This is no joke. The cost of tobacco is real. Smoking-related diseases kill 8,000 people a year in Wisconsin and cost $2 billion to treat. I hope our legislators put the pieces of the puzzle together on this one and do the right thing by restoring the $1.25 cigarette tax increase and fully funding Wisconsin's tobacco control program.

Last week's report shows why it is so important that the Legislature, in conference committee, approve Governor Doyle's plan to increase the state cigarette and tobacco products tax by $1.25 and increase tobacco control program funding to $30 million per year in order to prevent kids from smoking and help smokers quit.

Friday, July 13, 2007

Conference Committee announced

It's official: the Budget Conference Committee has been announced:

Judy Robson
Russ Decker
Bob Jauch
Scott Fitzgerald

Mike Huebsch
Kitty Rhoades
Jeff Fitzgerald
Jim Kreuser

Wednesday, July 11, 2007

Budget next steps

The final step for the Budget before it reaches Governor Doyle's desk is a conference committee, where representatives from both houses of the legislature will come together to reconcile the differences in their respective budgets. For most issues, this will be a difficult process; however, I think the issues SmokeFree Wisconsin supports offer legislators an opportunity to come together to address both parties' Budget goals.

  • $1.25 cigarette and tobacco products tax increase
    • I hope committee members will look at increasing the cigarette and tobacco products tax as a measure that will not only save lives, but also reduce taxes for Wisconsinites in the long run - 84,000 kids who will never become smokers as a result of higher cigarette prices will mean a lower medical assistance burden on taxpayers for years into the future.
  • Increase the Tobacco Prevention and Control Program funding to $30 million
    • I also hope that some legislators reevaluate their position on Tobacco Prevention and Control Program funding - anti-tobacco programming in Wisconsin has yielded a return on investment of nearly 3-1. Big Tobacco already has a huge financial advantage in our state - without population-specific prevention programs, the WI Tobacco Quitline, local tobacco control coalitions, and other components of a comprehensive tobacco control program, we're fighting with our arms tied behind our backs. Increasing program funding to a level recommended by the CDC will help us better address disparities in tobacco use, begin to make progress in areas currently underserved by the program, keep Wisconsin kids from starting to smoke, and help smokers quit. Those benefits are hard to argue with.
We'll keep you posted as soon as we find out which legislators will be serving on the conference committee and when their deliberations will begin.

Tuesday, July 10, 2007

Assembly Budget version passes 51-44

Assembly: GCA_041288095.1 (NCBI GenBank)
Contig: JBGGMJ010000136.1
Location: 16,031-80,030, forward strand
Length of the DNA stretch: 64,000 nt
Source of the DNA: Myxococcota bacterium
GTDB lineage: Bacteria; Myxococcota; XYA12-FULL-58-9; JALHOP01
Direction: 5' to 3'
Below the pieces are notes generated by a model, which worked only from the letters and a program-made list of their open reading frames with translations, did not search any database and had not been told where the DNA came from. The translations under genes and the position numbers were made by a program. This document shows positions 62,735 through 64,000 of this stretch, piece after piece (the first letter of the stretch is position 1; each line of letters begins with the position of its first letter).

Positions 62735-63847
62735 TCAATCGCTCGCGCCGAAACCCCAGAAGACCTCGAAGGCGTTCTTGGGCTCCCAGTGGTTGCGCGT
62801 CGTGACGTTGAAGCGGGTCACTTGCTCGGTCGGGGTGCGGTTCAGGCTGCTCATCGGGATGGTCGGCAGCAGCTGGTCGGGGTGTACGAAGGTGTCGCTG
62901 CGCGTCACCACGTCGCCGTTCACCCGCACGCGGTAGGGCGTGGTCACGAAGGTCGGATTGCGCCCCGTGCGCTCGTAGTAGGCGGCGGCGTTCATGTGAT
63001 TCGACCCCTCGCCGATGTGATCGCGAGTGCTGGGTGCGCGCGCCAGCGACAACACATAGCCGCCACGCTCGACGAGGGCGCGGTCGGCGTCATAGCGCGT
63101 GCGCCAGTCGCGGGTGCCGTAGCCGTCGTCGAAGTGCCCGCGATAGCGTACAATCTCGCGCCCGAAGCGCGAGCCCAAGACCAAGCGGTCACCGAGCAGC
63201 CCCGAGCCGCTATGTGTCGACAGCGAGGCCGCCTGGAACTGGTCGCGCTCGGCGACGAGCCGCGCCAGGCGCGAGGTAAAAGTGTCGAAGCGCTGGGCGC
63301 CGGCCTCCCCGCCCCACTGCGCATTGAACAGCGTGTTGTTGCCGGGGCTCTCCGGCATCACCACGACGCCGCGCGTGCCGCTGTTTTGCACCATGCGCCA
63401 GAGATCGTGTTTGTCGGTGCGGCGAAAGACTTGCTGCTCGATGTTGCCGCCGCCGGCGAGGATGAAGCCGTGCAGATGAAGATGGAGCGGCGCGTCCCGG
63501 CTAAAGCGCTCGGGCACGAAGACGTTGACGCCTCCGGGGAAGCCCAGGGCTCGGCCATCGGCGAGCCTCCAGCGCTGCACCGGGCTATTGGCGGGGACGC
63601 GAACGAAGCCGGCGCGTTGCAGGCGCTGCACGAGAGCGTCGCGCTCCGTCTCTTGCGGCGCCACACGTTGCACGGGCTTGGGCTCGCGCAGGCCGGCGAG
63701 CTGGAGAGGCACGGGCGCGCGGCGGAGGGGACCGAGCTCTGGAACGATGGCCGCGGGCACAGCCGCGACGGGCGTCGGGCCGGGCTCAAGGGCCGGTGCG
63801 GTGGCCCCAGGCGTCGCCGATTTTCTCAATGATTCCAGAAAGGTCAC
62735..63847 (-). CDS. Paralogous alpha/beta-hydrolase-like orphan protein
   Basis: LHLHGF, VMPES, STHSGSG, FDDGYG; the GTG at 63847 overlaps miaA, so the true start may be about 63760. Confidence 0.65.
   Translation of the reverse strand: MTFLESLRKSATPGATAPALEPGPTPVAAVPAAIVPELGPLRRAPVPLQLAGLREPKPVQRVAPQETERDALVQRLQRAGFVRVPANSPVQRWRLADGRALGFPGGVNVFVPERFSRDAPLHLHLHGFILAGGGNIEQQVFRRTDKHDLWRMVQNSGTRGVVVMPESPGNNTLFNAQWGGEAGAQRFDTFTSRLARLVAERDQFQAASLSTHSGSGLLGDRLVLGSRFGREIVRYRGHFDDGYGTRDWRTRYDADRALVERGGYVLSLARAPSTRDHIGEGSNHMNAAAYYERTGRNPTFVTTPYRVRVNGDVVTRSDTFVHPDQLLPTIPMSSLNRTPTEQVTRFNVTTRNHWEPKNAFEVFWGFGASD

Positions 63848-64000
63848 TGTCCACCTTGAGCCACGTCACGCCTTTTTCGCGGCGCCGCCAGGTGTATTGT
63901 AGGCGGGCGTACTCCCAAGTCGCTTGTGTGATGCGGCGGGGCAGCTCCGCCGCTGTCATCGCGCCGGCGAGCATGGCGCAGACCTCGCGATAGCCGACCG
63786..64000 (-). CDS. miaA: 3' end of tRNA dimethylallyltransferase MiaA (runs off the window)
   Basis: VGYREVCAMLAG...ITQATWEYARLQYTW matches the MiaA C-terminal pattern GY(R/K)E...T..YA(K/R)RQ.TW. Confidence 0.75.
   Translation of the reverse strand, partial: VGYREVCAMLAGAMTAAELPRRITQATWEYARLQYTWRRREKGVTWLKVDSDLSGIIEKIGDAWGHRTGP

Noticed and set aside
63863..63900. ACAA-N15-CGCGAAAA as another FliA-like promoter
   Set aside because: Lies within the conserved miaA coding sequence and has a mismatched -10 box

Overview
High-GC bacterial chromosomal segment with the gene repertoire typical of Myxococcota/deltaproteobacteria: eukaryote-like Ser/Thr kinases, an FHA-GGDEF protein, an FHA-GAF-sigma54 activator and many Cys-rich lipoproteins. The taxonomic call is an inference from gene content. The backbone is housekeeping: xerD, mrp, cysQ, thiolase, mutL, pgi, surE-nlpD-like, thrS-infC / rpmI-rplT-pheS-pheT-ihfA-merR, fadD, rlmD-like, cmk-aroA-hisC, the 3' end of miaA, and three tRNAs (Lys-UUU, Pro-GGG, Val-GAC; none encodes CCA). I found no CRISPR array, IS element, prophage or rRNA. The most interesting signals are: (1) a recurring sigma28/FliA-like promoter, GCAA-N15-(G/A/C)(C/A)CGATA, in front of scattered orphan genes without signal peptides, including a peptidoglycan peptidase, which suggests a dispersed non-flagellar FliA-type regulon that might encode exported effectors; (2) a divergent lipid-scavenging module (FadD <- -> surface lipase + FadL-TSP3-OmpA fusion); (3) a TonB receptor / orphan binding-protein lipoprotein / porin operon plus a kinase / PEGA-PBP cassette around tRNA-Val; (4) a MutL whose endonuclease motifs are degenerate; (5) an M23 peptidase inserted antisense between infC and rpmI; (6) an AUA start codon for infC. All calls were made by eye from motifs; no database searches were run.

With one republican voting against and four democrats absent, the Assembly voted 51-44 to approve its version of the State Budget tonight around 10:00 p.m. Thanks to Greg Bump at the Wispolitics Budget Blog for keeping track of the debate - I was on my way to Wausau when the votes were finally taken.

The vote was (almost) strictly along partisan lines, which we expected. It should be noted as an FYI that the only republican "no" vote (Rep. Jeff Wood) wasn't related to SmokeFree Wisconsin's issues.

The Assembly's version of the budget includes a drastic 75% cut to the current funding level of the WI Tobacco Prevention and Control Program and completely deletes the proposed $1.25 increase in the cigarette and tobacco products tax. It's definitely a let down after our recent success convincing senators to restore the proposed funding for the Tobacco Control program to $30 million and protect the $1.25 increase in the Senate version of the Budget.

Now's a great time to contact your representative and senator and let them know how you feel about the Budget votes so far. Your opinions are important for legislators to keep in mind as Assembly and Senate leaders head into the conference committee.

Oh, how far we've come...

Check out this old Camels ad! It's amazing this used to actually run in magazines and newspapers (certainly not in my lifetime, as I was a child of the 80s, but I'm sure many of you out there can recall ads like this).

The irony of the matter is doctors are now some of tobacco control's biggest advocates, which really makes sense; they have seen the toll of tobacco first hand, treating patients daily who suffer from our nation's number one cause of preventable death. In fact, the Wisconsin Medical Society is one of SB 150's major supporters. Looks like now the doctors' choice is smoke-free air --- and not Camels!

Are they serious?

The Legislative Fiscal Bureau released the Assembly Republicans version of the budget yesterday, which they will vote on today with the full Assembly (where Republicans have control 52-47). Like expected, they deleted the provision for a $1.25 increase, leaving the budget without any tax increase at all.

What was not expected was a 75% cut in the tobacco control program funding -- their budget has the program funding at a mere $2.5 million per year!

Obviously, we are appalled at the Assembly's actions; we had heard the program would be funded at $10 million under the Assembly version. We are going to make our voices heard loud and clear that this is not an effective policy for reducing the burden of tobacco in Wisconsin!

We'll keep you updated as more unfolds; the Assembly begins their budget session at 12:00pm today. Remember you can watch the action on or check here at the SFW blog.

Thursday, July 5, 2007